Ecological livelihood, New approach_Uttarayan Wildlife

Vermicompost – Ecology connected livelihood programs!

Vermicompost (vermi-compost) is the product of the decomposition process using various

species of worms, usually red wigglers, and other earthworms, to create a mixture of

decomposing vegetable or food waste, bedding materials, and vermicast. This process is

called vermicomposting, while the rearing of worms for this purpose is called vermiculture.

Vermicompost contains water-soluble nutrients and is an excellent, nutrient-rich organic

fertilizer and soil conditioner. It is used in gardening and sustainable, organic farming.

Advantages of Vermicompost


• Improves soil aeration

• Enriches soil with micro-organisms

• Microbial activity in worm castings is 10 to 20 times higher than in the soil and organic

matter that the worm ingests.

• Attracts deep-burrowing earthworms already present in the soil

• Improves water holding capacity

Plant growth

• Enhances germination, plant growth, and crop yield

• It helps in root and plant growth

• Enriches soil organisms (adding plant hormones such as auxins and gibberellic acid)


• Biowastes conversion reduces waste flow to landfills

• Creates low-skill jobs at local level

• Low capital investment and relatively simple technologies make vermicomposting

practical for less-developed agricultural regions


• Helps to close the “metabolic gap” through recycling waste on-site

• Large systems often use temperature control and mechanized harvesting, however other

equipment is relatively simple and does not wear out quickly

• Production reduces greenhouse gas emissions such as methane and nitric

oxide (produced in landfills or incinerators when not composted).

Total household for vermicompost: 15

Cost of each vermicompost setup (including shed house construction, polythene sheet,

earthworms purchase): Rs. 35000.00

Total cost: Rs. 350000.00

Vermi compost - YouTube

Weekly/monthly maintenance report

On 02.02.23 and 03.02.23, a team of Atin Chatterjee and Abhishek Ghosh visited Jhilimili,

Sutaboi, Gorshika and Dhatala. Local field staff like Damu, Bapi, Bhola and Bamdev

accompanied the team in their respective jurisdictions.

Despite the 44% rainfall deficit this year, in some places the plantations thrived very well and

the plants sprouted flowers. But in some places we experienced a bitter situation. Here are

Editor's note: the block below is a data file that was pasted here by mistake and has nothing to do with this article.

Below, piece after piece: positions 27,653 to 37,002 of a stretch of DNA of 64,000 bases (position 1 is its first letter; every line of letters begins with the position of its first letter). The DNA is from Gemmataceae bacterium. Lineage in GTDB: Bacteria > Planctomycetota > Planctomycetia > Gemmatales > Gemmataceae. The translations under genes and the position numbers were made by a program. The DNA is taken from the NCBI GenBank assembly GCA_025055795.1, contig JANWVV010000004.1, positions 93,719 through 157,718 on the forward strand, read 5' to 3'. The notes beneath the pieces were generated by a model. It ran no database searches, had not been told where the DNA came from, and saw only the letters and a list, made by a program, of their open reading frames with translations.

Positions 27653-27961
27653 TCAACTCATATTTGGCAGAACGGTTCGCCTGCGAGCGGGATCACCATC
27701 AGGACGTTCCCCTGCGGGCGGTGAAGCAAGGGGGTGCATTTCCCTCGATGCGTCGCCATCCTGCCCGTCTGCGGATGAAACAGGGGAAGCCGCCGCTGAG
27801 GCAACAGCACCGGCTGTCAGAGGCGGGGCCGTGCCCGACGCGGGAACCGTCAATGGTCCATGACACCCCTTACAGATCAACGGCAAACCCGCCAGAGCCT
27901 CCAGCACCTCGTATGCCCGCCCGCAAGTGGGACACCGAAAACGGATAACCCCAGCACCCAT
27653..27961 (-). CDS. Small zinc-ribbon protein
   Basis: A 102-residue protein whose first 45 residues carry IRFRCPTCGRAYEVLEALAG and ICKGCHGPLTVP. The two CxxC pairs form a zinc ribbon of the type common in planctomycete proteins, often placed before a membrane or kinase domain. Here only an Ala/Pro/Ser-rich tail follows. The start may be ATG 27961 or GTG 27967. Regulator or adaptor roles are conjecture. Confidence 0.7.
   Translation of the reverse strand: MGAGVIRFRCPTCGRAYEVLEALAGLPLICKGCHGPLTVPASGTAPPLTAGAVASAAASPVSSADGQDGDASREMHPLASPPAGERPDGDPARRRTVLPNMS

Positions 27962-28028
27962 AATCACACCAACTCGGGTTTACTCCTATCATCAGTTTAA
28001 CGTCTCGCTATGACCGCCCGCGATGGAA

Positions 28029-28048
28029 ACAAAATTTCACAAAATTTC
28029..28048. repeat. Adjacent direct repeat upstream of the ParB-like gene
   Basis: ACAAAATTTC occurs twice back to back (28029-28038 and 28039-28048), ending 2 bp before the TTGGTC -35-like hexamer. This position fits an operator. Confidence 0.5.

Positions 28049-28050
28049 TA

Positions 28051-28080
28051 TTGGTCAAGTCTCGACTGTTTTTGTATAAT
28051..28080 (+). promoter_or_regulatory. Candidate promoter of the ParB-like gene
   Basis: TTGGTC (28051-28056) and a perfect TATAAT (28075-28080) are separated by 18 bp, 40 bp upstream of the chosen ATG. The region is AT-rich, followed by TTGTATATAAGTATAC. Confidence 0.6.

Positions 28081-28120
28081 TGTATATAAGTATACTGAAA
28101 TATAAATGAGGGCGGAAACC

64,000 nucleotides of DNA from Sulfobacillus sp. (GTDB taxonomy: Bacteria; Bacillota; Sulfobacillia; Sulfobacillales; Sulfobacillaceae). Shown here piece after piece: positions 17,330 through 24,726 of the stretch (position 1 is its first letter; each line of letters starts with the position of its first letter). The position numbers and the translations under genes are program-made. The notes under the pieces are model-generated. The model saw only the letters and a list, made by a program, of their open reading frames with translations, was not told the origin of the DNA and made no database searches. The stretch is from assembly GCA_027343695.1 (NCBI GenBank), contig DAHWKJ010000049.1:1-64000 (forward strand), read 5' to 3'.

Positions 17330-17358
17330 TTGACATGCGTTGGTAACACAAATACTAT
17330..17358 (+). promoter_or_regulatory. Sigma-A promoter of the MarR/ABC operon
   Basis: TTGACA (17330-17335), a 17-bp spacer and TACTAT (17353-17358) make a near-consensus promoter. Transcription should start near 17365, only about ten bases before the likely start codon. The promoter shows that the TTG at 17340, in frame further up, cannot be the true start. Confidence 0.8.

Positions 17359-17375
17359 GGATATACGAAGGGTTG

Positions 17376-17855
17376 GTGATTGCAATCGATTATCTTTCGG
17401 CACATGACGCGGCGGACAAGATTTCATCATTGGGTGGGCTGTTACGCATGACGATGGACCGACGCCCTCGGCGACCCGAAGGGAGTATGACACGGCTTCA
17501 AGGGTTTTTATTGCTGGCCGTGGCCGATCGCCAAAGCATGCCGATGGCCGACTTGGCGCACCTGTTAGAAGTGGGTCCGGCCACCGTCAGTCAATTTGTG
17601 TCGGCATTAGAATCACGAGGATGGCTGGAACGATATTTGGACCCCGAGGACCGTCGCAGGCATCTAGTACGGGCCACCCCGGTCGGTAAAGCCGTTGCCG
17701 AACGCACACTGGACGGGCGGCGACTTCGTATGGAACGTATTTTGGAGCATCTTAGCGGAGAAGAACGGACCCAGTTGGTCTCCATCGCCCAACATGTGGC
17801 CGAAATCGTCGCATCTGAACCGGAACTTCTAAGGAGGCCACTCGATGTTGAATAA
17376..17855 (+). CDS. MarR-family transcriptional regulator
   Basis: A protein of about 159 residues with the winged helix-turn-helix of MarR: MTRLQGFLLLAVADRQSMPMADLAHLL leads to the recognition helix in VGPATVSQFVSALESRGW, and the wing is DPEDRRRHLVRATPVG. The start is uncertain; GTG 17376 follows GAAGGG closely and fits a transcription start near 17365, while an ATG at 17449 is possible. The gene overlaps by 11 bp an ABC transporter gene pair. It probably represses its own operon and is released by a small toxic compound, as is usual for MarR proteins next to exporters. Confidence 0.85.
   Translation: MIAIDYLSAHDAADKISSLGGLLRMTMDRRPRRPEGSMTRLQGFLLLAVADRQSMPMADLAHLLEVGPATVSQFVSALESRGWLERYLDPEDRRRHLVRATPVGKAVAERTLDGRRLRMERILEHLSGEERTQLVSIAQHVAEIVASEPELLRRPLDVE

some of our sweet and bitter experiences.

Sweet experiences:

1. The average height of the plants is now 3 feet, with some plants having grown to 5 feet or


2. Some plants such as lemon, ber and mango have already formed inflorescences.

3. In some places, local stakeholders have protected the plants with thorn bushes to prevent

cattle from eating them.

4. People are very happy with the performance of the plants and our way of working.

5. People are willing to provide us with more land.

6. In some cases, when irrigation of individual plants was necessary, those involved provided

water in buckets.

7. Even on rocky ground and sandy riverbanks, our plants do well.

Bitter experiences:

1. In all places, the netting we provided was stolen or burned by unknown persons.

2. In some places the plants were burned in deliberate forest fires.

3. Some plants have also died as there is hardly any water available in these places.

4. Providing small plants for planting was a failure.

5. The timing of planting has been delayed due to the absence of monsoon.

Photo plates

Mango in rocky surface

Leaf inspection

Potato leaf burning due to lack of water

Forest fire

Discussing a point with field staff and stakeholder Healthy growth

Biofencing by local stakeholders

Inflorescence in plant

SOP – monthly and weekly inspection checklist maintained by team




Leaf color

Leaf falling

Leaf pattern

Insect attack if any

Type of damage by insect attack









Plant growth checking

Soil Humidity

Nutrient requirement

Plant mortality if any and cause


Additional Information

Village Name:

Plot Name:

Date of inspection:

Last date of Irrigation

Plant Height



New approach - Iteration

As per our last year plantation and community work, we have decided to make some changes

in the approach to make the following more robust:

1. More participation from local stakeholders – 60% in plantation and maintenance

2. Change in species as per our biodiversity and phenology study to take care of:

a. Elephant fodder

b. Elephant repellent in strategic areas to avoid conflict

c. To avoid cattle feed

d. Soil and water regeneration

e. Species which can be used by locals for livelihood like bamboo products etc

f. All native local plants as per study list

g. Farmers are saving the plants with covering of trees by dry branches of Ber fruit.

h. They are making their own community to supervise, saving from cattle grazing.

3. Strategic plantation positions of different species in the land

Next qtr.:

1. Plantation and land preparation in new approach